Results Nineteen (10F:9M) patients underwent elective VP shunt revision to a system incorporating an adjustable gravitational valve. Mean age 77.1 ± 7.1 years (mean ± SD). Eleven patients (58%) showed significant improvement in walking speed following shunt revision. Fourteen patients/carers (74%) reported subjective improvements in symptoms following shunt revision.

Conclusions Patients presenting symptoms relapse following VP shunting may represent a group of patients with ultra-low pressure hydrocephalus, for whom further CSF drainage may lead to an improvement in symptoms. These cases may benefit from shunt revision with an adjustable gravitational valve, adjustment of which can lead to controlled siphoning of CSF and drain CSF despite ultra-low CSF pressure.

Diagnostic Accuracy of Non-Invasive Thermal Evaluation of Ventriculoperitoneal Shunt Flow in Shunt Malfunction

Neurosurgery 87:939–948, 2020

Thermal flow evaluation (TFE) is a non-invasive method to assess ventriculoperitoneal shunt function. Flow detected by TFE is a negative predictor of the need for revision surgery. Further optimization of testing protocols, evaluation in multiple centers, and integration with clinical and imaging impressions prompted the current study.

OBJECTIVE: To compare the diagnostic accuracy of 2 TFE protocols, with micropumper (TFE+MP) or without (TFE-only), to neuro-imaging in patients emergently presenting with symptoms concerning for shunt malfunction.

METHODS: We performed a prospective multicenter operator-blinded trial of a consecutive series of patients who underwent evaluation for shunt malfunction. TFE was performed, and preimaging clinician impressions and imaging results were recorded. The primary outcome was shunt obstruction requiring neurosurgical revision within 7 d. Noninferiority of the sensitivity of TFE vs neuro-imaging for detecting shunt obstruction was tested using a prospectively determined a priori margin of −2.5%.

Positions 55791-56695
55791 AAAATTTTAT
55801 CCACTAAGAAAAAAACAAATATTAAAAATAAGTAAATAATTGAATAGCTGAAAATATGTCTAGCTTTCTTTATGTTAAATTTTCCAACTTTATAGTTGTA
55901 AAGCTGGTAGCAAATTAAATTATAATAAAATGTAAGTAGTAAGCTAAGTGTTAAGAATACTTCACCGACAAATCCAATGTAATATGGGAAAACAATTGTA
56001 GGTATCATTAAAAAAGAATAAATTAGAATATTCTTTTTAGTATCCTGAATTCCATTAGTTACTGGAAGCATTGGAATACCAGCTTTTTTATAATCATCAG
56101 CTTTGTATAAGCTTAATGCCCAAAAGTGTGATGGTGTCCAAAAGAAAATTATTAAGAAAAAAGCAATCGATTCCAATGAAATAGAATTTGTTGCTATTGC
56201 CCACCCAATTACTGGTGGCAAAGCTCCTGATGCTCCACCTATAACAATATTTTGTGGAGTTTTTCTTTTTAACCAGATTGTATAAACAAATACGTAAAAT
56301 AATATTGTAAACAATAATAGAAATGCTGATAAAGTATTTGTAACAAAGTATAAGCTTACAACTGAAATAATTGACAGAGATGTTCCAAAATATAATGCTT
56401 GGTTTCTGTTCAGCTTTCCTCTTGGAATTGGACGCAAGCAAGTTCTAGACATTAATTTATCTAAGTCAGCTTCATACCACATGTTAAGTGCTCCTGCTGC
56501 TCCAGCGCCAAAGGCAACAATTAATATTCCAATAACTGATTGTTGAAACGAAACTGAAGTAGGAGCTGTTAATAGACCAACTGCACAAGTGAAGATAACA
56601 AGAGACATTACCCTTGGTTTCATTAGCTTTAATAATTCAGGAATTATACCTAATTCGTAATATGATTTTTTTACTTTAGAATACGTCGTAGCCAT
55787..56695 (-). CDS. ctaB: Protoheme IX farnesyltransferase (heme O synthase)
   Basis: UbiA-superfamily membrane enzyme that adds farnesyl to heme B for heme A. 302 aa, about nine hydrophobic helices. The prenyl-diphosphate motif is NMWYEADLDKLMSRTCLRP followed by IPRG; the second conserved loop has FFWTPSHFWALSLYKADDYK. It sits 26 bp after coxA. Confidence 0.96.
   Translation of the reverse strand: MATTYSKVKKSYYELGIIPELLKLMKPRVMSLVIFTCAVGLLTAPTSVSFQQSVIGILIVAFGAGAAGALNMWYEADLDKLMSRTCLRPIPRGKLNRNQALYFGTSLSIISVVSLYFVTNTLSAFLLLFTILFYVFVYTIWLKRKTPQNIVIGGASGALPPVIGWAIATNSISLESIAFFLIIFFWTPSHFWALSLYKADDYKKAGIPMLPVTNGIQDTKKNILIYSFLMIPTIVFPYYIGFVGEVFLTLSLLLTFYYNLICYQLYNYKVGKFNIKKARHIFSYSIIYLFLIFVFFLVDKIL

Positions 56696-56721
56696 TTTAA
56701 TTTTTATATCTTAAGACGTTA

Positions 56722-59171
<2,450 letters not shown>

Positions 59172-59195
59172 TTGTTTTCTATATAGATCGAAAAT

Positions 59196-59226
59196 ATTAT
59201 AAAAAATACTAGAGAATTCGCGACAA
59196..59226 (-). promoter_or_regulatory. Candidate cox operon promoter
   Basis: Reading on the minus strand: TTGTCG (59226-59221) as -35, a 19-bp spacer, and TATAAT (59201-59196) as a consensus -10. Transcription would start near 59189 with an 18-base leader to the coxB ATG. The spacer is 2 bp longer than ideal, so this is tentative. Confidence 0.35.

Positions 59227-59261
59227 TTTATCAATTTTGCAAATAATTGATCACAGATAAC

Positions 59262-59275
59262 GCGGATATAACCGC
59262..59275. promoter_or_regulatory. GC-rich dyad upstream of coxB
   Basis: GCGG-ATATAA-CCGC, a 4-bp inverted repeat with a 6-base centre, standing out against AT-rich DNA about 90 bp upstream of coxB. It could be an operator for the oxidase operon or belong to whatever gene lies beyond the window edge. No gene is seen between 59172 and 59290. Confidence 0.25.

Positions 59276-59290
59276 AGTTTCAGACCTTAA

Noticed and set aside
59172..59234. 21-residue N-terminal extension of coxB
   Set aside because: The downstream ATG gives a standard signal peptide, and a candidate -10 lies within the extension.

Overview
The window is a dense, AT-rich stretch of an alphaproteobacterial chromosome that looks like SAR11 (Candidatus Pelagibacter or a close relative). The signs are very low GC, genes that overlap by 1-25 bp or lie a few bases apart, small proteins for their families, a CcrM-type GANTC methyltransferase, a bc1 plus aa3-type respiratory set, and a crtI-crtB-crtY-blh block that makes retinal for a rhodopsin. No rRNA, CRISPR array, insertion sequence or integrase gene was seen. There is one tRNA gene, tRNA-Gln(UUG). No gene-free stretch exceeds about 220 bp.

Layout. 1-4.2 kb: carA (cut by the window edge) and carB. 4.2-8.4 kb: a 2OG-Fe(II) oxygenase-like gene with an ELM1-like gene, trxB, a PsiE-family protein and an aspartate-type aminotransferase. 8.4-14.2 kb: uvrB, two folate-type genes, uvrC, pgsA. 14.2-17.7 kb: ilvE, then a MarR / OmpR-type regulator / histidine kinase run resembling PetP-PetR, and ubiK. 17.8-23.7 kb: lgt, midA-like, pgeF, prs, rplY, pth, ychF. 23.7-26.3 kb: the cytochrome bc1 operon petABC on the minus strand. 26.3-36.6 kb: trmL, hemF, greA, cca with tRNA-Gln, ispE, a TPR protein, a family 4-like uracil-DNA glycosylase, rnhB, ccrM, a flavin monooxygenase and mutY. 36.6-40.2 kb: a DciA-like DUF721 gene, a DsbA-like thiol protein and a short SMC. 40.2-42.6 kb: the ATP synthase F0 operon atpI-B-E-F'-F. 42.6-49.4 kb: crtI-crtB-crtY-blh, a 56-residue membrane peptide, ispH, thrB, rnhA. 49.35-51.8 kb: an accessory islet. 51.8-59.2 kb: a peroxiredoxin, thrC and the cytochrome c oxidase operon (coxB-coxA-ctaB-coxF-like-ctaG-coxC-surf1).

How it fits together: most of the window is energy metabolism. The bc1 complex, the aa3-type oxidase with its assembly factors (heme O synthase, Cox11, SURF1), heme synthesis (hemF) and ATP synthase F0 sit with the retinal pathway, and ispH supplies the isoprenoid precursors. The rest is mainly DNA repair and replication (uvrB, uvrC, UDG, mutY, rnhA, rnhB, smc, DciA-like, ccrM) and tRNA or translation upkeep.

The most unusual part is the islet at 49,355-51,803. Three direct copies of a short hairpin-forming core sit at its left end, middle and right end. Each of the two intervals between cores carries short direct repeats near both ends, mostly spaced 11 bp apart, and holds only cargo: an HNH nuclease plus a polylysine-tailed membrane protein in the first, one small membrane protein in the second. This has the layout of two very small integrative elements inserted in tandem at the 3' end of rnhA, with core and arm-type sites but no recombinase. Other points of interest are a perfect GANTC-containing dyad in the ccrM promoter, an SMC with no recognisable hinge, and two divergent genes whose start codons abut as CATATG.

RESULTS: We enrolled 406 patients at 10 centers. Of these, 68/348 (20%) evaluated with TFE+MP and 30/215 (14%) with TFE-only had shunt obstruction. The sensitivity for detecting obstruction was 100% (95% CI: 88%-100%) for TFE-only, 90% (95% CI: 80%-96%) for TFE+MP, 76% (95% CI: 65%-86%) for imaging in TFE+MP cohort, and 77%(95% CI: 58%- 90%) for imaging in the TFE-only cohort. Difference in sensitivities between TFE methods and imaging did not exceed the non-inferiority margin.

CONCLUSION: TFE is non-inferior to imaging in ruling out shunt malfunction and may help avoid imaging and other steps. For this purpose, TFE only is favored over TFE+MP.

Comparison of the CSF dynamics between patients with idiopathic normal pressure hydrocephalus and healthy volunteers

J Neurosurg 131:1018–1023, 2019